Bite a hard object with enough force and your tooth will chip. So it goes. Now a new study published in the Journal of Human Evolution has debunked a hypothesis about distant human evolution – that the reason a primitive cousin species called Paranthropus had massive back teeth was precisely in order to crack hard nuts and seeds. Our ancestors on the Homo line are thought to have developed the type of puny teeth we still sport today because they ate softer foods and meat, possibly even – hang onto your big-brained hats – cooked.
At least some of that is not so, suggests the study from the University of Otago, New Zealand. It isn’t that they found new specimens of Paranthropus, a sort of “robust australopithecine” of which a few species have been tentatively identified. It’s that the team visited institutions in South Africa, Japan and Britain, studied fractured teeth in more than 20,000 teeth of fossil and living primate species, connected the dots and as anthropologist Ian Towle of Otago (working with Carolina Loch from the Faculty of Dentistry) concluded: the neat picture of Paranthropus cracking hard nuts and Homo-line hominins subsisting on softer food is too neat. The actual picture is far more complex.
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“By individually studying each tooth and recording the position and size of any tooth fractures, we show tooth chipping does not support regular hard food eating in Paranthropus robustus, therefore potentially putting an end to the argument that this group as a whole were hard food eaters,” he says.
Paranthropus lived alongside hominins that were ancestral to us in eastern Africa; evidence of them dates to almost 3 million years ago to just over a million years ago. It may have arisen sooner and survived later, but that’s the evidence to date. From the start of their discovery, in Tanzania’s famed Olduvai Gorge in 1955, scientists were struck by the size of their teeth, and the tininess of the cranium, which had room for a brain about 500 cubic centimeters in dimension. Yours is around 2.5 times bigger.
This study changes a facet of human evolution as we understood it: how Paranthropus ate, and how it didn’t eat, and how that may pertain to us.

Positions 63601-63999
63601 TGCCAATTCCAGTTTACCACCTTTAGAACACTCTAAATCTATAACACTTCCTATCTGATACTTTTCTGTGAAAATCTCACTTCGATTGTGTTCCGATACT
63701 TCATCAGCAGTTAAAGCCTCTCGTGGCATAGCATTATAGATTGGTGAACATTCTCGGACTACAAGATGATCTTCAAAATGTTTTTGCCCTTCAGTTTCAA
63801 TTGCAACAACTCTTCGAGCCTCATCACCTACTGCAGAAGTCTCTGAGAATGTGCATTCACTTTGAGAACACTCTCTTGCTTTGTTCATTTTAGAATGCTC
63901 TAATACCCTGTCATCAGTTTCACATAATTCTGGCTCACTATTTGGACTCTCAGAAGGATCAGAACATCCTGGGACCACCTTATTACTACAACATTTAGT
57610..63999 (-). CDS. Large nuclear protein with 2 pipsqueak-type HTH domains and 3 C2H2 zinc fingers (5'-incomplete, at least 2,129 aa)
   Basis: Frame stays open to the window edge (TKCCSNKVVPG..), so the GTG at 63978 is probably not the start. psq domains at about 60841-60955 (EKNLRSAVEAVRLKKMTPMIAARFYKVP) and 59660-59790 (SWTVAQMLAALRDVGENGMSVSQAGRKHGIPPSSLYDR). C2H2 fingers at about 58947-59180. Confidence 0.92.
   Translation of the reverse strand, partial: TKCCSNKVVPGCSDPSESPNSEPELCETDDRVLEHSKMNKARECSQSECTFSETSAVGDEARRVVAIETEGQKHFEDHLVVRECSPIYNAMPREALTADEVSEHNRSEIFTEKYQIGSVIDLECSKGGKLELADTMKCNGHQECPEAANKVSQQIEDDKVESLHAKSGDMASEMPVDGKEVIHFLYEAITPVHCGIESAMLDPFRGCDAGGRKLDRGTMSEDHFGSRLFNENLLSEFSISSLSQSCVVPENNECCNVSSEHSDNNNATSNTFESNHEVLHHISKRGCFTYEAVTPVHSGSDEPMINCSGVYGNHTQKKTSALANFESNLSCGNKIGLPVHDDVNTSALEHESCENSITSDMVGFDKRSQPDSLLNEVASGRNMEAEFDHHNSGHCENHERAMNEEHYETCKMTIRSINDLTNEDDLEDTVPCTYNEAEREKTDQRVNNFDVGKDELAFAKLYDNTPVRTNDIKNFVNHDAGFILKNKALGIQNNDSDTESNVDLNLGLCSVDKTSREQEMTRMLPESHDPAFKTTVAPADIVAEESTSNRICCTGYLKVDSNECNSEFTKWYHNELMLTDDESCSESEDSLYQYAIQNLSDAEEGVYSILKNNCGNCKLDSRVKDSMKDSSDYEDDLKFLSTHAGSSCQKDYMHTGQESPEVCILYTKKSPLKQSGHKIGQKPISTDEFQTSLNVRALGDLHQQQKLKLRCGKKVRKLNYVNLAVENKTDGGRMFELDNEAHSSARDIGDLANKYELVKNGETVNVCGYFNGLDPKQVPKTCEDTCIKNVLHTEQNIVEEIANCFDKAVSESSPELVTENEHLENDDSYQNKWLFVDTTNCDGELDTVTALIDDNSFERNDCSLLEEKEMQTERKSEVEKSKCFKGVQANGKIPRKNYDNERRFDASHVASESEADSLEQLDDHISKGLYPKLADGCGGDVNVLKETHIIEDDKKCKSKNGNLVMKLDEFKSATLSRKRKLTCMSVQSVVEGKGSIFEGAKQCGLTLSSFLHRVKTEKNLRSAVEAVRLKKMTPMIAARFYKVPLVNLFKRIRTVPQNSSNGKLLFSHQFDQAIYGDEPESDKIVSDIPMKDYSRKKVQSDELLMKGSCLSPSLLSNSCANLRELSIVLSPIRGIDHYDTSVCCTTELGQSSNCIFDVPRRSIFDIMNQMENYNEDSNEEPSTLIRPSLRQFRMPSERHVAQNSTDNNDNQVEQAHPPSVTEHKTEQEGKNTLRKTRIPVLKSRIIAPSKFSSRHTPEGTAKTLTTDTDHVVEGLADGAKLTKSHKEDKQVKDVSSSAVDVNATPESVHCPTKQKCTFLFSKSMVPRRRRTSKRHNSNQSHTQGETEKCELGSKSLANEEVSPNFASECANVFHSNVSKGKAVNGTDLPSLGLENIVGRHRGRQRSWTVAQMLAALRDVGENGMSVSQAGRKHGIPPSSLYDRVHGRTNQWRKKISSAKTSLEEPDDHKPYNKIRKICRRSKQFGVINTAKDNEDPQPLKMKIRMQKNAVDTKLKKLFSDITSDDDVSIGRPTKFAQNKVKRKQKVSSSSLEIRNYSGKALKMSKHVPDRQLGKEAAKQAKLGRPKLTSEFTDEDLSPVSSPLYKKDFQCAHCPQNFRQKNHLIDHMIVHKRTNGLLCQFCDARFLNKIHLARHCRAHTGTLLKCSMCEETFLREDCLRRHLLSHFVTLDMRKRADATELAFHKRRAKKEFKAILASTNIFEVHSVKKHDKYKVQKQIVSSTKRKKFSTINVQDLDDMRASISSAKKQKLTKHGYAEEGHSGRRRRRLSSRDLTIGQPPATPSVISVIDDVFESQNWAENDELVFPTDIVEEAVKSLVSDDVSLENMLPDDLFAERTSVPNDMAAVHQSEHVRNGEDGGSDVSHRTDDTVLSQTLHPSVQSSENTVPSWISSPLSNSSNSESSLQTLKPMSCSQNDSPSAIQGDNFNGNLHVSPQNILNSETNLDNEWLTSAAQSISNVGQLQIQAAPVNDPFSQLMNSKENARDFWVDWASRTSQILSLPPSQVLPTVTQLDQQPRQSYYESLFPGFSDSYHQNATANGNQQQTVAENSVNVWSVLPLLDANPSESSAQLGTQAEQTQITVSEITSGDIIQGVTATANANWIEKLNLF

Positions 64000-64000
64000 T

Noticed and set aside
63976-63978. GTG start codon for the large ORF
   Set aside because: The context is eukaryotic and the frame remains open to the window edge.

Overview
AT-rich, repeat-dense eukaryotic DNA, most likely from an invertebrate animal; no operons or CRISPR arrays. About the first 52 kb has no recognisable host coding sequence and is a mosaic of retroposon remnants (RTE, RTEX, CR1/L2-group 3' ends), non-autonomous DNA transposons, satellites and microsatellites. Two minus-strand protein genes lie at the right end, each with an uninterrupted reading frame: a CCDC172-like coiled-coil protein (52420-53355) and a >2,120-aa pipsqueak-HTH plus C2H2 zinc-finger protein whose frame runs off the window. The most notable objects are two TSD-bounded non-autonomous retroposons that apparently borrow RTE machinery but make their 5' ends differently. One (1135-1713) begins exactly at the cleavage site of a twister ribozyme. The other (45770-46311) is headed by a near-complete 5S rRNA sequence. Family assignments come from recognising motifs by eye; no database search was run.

The team qualifies that when you chip your tooth, as opposed to develop a cavity, this is not generally a gradual process, though enamel can develop fatigue and undergo demineralization (which can exacerbate the risk of chipping).
The researchers were surprised to see the “extremely high” rates of tooth fractures in the human fossils, at rates similar to extant primates that eat “hard objects” such as shelled nuts. But this was not the case of the Paranthropus.
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“Direct evidence from enamel microwear studies of P. boisei suggests little to no hard object feeding,” the team writes. “In P. robustus, higher enamel surface complexity may indicate hard foods were consumed more frequently, potentially in the context of ‘fallback foods.’”
So what do we have? Two different types of Paranthropus that may, according to their tooth wear, have subsisted on different foods. Carbon isotope analysis indicates the same. So what did they eat? Probably a lot of grasses and sedges, among other things.
The tooth-fracture analysis is based on the assumption that the nature and area of the fracture can attest to the mechanical structure of both the tooth enamel and the object being bitten.
Here is a video of a capuchin monkey who can do better than that. He is using a stone tool to hammer nuts.
All in all, the researchers were surprised by the sheer prevalence of fractures in the human tooth fossil record – akin to that of hard-object eating primates alive today, while Paranthropus evinced extremely low levels of fracture, similar to primates that eat soft fruits or leaves, Towle explains.
“Although in recent years there has been a slow acceptance that another species of Paranthropus, Paranthropus boisei, found in East Africa, was unlikely to have regularly eaten hard foods, the notion that Paranthropus evolved their large dental apparatus to eat hard foods has persisted. Therefore, this research can be seen as the final nail in the coffin of Paranthropus as hard object feeders,” he stated.
What about cooking? There is no question that our ancestors and other hominins were using fire, barbecue-style at least, going back a million years. Some even argue that fire was tamed in prehistoric Israel, by hominin communities on living on the coast around Mount Carmel around 350,000 years ago. So some cooking was apparently happening in our prehistory, at least at some point, and it the practice have had marked influence on our evolution, not only because we could extract more nutrients from the foods but because our teeth and jaws could be weaker than when we subsisted on raw stuffs. In addition, some argue that cooking food kickstarted the evolution of the human big brain.
Also: It is true that throughout human evolution, our brains grew bigger and our molars grew smaller. But our brains and teeth did not co-evolve, dental anthropologists demonstrated in 2017.
Was Paranthropus ancestral to us? The thinking is not; that it was a parallel line to the Homo line. In any case, if the Paranthropus species didn't subsist on hard foods and that can't explain their giant back teeth, a different explanation needs developing for the diminution of the back teeth along the human line. Perhaps, the team suggests, Homo-line dentition grew smaller as other parts of the brain expanded to create the great and wonderful human brain; and/or in parallel, perhaps our enamel underwent evolution too, possibly becoming more robust, to protect our puny molars against the vagaries of diet and life. And nuts. If one throws a rock at you, it can break your teeth.